Our newly updated park and garden bird guide features an illustrated bird chart covering the top 50 British birds found in gardens, parks, ponds and rivers.
The bird guide consists of 8 fold-out pages featuring full-colour illustrations, making the identification of birds easy to follow. There’s a further bird identification guide on the reverse side, with a text description of the characteristics of each species, including length, wingspan, and preferred food.
Gardens and parks are wonderful places for bird watching. Making a list of garden birds is a great first step into wildlife identification. Some species are present throughout the year, while others are summer or winter visitors only.
But how to recognise and identify birds in your area?
Of course a few species, like Blackbird and Robin, are instantly recognisable. But for others you might need to take a closer look. Is that a Greenfinch or a Siskin at the bird feeder? Can you tell apart a Blue Tit from a Great Tit? How about a Bullfinch from a Chaffinch? Our bird chart can help!
Designed for speedy bird identification with living birds in the garden, the guide features beautiful colour paintings by Chris Shields. Accompanying text on the reverse side covers body size, food, key identification notes and conservation status.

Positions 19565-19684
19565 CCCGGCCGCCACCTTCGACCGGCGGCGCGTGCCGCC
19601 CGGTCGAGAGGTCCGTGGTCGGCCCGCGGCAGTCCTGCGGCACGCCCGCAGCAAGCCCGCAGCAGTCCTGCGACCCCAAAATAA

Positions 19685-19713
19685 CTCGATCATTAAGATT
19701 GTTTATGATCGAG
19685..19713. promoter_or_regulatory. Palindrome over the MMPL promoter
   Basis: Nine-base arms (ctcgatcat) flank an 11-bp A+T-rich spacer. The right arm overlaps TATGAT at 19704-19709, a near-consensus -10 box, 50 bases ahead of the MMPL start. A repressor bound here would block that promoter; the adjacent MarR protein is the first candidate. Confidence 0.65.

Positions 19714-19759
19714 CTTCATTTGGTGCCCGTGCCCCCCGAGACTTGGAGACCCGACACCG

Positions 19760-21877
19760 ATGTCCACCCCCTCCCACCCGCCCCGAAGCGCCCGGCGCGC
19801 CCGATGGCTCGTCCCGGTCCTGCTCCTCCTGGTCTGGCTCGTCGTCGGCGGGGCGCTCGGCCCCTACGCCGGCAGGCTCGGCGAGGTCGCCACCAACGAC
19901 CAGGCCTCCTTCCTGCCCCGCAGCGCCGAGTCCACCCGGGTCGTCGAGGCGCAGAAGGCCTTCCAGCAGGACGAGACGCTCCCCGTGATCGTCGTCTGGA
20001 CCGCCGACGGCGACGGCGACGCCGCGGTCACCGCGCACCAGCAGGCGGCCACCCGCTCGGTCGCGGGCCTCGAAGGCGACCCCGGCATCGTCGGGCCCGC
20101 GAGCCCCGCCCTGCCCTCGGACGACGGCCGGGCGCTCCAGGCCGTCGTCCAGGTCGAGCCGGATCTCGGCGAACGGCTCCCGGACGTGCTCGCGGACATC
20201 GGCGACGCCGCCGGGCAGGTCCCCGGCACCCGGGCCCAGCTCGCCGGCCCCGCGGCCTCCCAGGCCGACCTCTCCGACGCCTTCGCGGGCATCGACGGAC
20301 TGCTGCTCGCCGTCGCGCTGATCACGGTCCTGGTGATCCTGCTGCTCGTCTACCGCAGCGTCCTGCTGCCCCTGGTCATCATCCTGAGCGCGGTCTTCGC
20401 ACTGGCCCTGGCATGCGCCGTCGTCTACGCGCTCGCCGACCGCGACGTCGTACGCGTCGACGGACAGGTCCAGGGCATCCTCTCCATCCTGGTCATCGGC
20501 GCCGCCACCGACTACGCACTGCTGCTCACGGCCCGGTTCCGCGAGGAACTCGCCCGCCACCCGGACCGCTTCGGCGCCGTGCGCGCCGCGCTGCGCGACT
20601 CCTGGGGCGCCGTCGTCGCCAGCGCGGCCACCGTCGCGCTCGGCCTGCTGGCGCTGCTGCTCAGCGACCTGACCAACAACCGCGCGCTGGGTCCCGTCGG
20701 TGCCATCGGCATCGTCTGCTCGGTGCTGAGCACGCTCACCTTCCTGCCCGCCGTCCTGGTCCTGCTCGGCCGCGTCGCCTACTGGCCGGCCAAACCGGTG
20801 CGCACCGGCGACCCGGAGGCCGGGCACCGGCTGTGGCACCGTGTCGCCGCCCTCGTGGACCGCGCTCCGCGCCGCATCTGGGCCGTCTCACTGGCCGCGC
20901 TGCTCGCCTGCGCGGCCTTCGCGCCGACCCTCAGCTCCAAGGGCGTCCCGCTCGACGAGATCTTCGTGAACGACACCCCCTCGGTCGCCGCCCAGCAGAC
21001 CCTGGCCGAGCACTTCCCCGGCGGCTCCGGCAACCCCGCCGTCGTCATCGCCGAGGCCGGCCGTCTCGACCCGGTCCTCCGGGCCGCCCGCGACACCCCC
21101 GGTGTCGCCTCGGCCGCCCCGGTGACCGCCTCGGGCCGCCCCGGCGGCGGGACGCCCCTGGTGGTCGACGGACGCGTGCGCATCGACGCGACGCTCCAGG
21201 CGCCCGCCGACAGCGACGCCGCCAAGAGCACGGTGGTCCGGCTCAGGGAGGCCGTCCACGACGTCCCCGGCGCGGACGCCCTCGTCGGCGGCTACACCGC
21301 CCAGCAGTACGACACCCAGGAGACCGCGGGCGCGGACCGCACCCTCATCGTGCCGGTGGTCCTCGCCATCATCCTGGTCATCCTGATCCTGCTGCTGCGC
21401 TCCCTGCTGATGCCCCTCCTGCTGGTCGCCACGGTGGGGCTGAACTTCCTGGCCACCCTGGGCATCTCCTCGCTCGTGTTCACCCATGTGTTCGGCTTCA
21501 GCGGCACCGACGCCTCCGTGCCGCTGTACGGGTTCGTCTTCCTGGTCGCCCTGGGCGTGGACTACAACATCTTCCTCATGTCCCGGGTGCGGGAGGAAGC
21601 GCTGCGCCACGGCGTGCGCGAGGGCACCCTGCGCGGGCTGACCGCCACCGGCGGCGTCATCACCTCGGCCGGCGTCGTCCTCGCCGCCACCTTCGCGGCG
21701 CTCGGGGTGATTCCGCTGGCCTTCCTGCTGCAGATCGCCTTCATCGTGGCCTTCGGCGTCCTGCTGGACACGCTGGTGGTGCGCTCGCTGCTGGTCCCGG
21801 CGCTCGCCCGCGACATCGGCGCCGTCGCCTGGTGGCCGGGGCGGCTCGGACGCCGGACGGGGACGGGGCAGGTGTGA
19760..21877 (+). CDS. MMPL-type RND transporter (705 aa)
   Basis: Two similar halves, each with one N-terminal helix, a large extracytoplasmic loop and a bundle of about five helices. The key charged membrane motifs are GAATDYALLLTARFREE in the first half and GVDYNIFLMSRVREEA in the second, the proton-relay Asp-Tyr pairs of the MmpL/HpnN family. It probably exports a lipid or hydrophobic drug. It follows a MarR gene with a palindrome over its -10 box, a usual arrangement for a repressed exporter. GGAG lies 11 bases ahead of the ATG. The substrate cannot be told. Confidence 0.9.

Bird tables and feeders are a great way to attract more birds to your garden. There’s now a wide range of bird food available. Some birds eat seeds and berries, and will benefit from seed heads left over the winter. Hawthorn, rowan, crab apple, blackberries and windfall fruit provide an autumn feast for thrushes. Birds will also need water for drinking and bathing. So saucers of water and bird baths are useful during winter frosts and hot summers. Nest boxes and roosting perches provide shelter. With a little encouragement and patience, and our British bird guide to hand, you will soon start to recognise the feathered visitors in your garden parks and green spaces.
Our popular bird field guide measure 24.5cmx17.5cm and is extremely lightweight so is the perfect bird identification chart for popping in your bag when heading outside. All wildlife identification guides are laminated, meaning they are showerproof for use outside. and can be wiped clean.
Watch as Luke Hawkins, Youth Council member, takes us bird watching with his guide: